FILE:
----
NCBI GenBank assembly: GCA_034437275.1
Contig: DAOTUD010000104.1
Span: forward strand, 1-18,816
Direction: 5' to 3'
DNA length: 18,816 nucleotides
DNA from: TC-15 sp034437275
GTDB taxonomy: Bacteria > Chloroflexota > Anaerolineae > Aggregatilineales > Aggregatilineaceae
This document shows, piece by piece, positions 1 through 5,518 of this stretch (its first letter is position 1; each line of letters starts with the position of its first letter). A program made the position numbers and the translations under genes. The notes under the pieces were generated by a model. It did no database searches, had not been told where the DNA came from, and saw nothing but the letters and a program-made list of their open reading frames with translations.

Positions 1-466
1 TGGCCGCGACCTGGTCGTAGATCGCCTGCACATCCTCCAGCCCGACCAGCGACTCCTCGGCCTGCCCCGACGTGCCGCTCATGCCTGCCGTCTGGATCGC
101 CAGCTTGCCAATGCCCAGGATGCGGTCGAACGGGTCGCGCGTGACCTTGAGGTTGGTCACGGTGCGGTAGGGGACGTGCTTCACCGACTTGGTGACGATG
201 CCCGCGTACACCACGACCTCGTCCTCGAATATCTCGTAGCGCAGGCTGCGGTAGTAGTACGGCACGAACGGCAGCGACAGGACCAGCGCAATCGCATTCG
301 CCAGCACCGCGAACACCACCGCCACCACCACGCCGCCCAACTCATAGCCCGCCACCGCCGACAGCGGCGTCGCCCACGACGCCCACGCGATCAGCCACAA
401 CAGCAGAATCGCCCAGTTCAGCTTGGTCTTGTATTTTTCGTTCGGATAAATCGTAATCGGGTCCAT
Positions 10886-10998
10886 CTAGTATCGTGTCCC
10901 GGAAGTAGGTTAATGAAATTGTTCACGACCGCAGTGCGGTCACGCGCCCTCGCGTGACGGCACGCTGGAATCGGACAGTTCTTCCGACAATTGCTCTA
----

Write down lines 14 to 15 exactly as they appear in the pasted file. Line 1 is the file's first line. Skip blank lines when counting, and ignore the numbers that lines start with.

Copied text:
401 CAGCAGAATCGCCCAGTTCAGCTTGGTCTTGTATTTTTCGTTCGGATAAATCGTAATCGGGTCCAT
Positions 10886-10998